JD Wetherspoon will continue to open new pubs this year, the company said this week.
The chain, which numbers 900 properties, confirmed that its intention is to open “approximately” 10 pubs in the current financial year, which ends in June.
Three pubs have already opened within the last six months, with 10 sites sold during the same period.
JDW has spent £15m on buying the freeholds of pubs of which it was previously tenants and has bought back £51m of shares in the financial year.
This week the chain described itself as being in a “sound” financial position.
Net debt, at the end of this financial year, is currently expected to be around £30m higher than the level at the last financial year end.
The firm said current trading levels were good, with the 12 weeks to 21 January delivering like-for-like sales growth of 6% and total sales growth of 4.3%.
As a result of better-than-expected sales, year-to-date underlying profit before tax is slightly ahead of its expectations, although bosses warned that a similar performance in the second half will be “more difficult” to achieve.
Chairman Tim Martin used the trading update to share his latest thoughts on Brexit, accusing the CBI, BRC and the chairmen of Whitbread and Sainsbury’s of issuing “factually incorrect and highly misleading” information about food price rises, post Brexit.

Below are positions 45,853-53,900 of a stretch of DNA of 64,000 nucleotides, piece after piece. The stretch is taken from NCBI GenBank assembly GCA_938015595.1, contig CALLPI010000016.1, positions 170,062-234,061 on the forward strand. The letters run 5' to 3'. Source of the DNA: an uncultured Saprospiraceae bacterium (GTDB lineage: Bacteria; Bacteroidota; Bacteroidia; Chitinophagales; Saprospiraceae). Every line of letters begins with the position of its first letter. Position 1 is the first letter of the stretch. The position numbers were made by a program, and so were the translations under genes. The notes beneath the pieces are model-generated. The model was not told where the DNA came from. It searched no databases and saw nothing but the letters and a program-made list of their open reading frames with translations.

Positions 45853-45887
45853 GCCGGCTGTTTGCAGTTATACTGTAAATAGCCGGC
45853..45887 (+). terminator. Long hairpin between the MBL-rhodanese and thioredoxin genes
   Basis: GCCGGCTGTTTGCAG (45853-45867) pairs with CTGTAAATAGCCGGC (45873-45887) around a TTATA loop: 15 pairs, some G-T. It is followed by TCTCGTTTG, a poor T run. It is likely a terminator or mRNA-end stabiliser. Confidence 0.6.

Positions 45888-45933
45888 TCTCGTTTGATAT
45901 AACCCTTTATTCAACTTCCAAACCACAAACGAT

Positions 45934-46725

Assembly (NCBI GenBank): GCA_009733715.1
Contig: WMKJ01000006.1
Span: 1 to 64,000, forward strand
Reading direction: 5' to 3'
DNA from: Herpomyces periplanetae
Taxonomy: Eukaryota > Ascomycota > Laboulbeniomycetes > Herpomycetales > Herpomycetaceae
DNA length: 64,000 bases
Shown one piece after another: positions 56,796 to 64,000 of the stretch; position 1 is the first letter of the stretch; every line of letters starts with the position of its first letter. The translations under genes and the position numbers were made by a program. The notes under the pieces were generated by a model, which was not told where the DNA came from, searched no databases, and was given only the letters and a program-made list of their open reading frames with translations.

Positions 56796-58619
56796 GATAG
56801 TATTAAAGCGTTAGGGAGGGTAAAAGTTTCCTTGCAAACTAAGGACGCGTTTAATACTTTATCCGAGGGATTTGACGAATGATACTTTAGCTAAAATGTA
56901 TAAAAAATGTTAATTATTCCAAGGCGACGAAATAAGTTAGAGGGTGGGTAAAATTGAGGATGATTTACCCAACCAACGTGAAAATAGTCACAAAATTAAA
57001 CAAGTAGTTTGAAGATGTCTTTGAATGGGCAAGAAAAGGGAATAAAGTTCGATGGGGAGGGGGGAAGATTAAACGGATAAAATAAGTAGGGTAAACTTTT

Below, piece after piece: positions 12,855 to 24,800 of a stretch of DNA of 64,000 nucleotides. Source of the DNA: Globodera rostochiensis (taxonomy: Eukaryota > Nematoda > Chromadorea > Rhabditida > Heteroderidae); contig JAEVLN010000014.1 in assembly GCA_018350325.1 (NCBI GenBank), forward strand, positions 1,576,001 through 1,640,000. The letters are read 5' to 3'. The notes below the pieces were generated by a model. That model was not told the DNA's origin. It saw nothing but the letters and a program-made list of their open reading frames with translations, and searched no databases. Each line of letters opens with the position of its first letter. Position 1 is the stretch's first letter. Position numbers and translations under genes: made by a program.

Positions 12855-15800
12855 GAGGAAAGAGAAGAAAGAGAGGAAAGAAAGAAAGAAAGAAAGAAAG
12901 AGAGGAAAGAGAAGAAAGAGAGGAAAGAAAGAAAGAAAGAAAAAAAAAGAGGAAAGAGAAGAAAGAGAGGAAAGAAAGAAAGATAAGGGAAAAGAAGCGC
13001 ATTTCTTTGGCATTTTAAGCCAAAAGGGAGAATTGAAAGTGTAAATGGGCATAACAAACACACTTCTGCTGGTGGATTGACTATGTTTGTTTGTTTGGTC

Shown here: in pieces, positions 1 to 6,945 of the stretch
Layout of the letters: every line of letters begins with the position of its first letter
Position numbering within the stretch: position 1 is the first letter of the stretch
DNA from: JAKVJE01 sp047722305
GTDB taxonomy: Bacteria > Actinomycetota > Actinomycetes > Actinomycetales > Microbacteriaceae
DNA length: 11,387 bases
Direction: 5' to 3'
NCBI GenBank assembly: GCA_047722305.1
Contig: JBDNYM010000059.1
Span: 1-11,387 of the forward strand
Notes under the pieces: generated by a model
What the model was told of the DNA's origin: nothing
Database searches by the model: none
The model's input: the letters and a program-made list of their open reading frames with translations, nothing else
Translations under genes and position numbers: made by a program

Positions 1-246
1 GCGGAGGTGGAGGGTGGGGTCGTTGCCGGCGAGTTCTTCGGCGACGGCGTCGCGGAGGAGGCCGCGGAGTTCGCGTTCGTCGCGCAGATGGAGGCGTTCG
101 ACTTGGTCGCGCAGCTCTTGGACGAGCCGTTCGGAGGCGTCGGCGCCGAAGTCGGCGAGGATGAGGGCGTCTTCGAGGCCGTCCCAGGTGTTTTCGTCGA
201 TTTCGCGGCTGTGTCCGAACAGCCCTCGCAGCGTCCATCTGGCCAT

“By refusing to acknowledge the fact that food prices will be reduced, post Brexit, if the UK leaves the EU without a deal and parliament votes to eliminate taxes which are currently imposed on non-EU food imports, the CBI and the BRC are trying to fool the public and MPs and bringing business into disrepute,” he said.
“These factually incorrect scare stories seem to be designed to convince the public that a deal is necessary to avoid a ‘cliff edge’. In fact, the cliff edge is a myth. There is almost no action needed, for most companies, if the UK leaves the EU without a deal. Provided that parliament takes sensible steps, such as the elimination of food taxes, the public will benefit from lower food prices, from regained fishing rights and from savings of about £200m per week of EU contributions.”
Turning to Wetherspoon’s own fortunes in the second half of the year, he commented: “We face significant costs in the second half in areas which include labour, business rates and the sugar tax. There will also be some uncertainty as to the effects on our business of the FIFA World Cup. Nevertheless, given better-than-expected year-to-date sales, we currently anticipate a slightly improved trading outcome for this financial year.”